7.15      Five years on, in evidence submitted for the committee's family business inquiry, Treasury affirmed the advice previously given during the committee's 2008 shareholder inquiry. The committee was advised that 'the views that were expressed at the time...are consistent with the views which we would hold today on the issue'.[22]

7.16      Treasury confirmed that the increased reporting obligations on companies with a diverse stakeholder base are intended to protect the integrity of Australia's financial system:

The principle behind the limit goes to the heart of how the Corporations Act seeks to address the agency issue which can arise when control of the company is exercised on a day-to-day basis as distinct from by specialist management and as distinct from the owners of the company. The Corporations Act has developed a framework to address that...mainly through imposing levels of disclosure upon the company. Those levels of disclosure vary between proprietary companies and public companies– listed and unlisted. Section 113 limits at 50 non–employee shareholders, and the principle behind that is that the more diffuse and the greater the number of shareholders on the registry, the greater is the potential for the agency problems to arise.[23]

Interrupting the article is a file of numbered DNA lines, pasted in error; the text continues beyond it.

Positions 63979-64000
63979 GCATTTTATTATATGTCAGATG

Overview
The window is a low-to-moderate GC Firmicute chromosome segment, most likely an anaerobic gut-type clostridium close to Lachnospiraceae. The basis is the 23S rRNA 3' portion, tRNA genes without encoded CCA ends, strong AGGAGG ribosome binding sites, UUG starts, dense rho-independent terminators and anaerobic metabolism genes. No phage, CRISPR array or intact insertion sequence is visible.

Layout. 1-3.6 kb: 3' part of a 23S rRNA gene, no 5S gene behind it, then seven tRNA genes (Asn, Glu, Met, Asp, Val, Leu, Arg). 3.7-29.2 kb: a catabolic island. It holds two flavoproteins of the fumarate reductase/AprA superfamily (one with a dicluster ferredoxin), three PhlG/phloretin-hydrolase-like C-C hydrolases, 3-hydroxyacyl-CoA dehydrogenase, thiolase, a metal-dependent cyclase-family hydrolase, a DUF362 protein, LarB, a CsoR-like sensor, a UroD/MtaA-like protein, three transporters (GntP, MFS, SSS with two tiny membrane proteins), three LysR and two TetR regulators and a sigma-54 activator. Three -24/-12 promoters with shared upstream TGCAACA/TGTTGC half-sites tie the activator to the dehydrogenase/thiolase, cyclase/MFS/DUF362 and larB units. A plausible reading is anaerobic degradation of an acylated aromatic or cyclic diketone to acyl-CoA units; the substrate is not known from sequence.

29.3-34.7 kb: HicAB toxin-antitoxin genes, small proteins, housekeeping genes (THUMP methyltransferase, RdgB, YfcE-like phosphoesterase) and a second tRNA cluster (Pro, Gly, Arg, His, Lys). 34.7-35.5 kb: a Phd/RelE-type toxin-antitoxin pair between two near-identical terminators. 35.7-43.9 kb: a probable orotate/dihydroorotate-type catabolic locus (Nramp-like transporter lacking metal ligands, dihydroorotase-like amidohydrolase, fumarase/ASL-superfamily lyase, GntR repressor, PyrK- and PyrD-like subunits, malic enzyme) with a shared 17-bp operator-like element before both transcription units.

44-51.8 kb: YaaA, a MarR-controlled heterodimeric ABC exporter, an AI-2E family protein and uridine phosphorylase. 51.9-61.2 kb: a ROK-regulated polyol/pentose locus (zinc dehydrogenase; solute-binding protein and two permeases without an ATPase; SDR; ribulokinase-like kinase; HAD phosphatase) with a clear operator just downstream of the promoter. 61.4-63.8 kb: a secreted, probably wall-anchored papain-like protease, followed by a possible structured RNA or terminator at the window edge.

7.17      Further, Treasury officials reiterated that the reporting obligations applying to larger proprietary companies are similar to incorporated companies. Although it acknowledged that the 50 shareholder limit is 'an arbitrary line in the sand', Treasury maintained its previous advice that the Department had 'received very few representations from small businesses and family businesses' about the effect of section 113. Accordingly, it was submitted that 'it is not clear how great the benefits would be of raising the cap'.[24] Importantly, however, Treasury advised the committee that '[i]f there was a problem, and people came to talk to us, we would be happy to revisit the issue'.[25]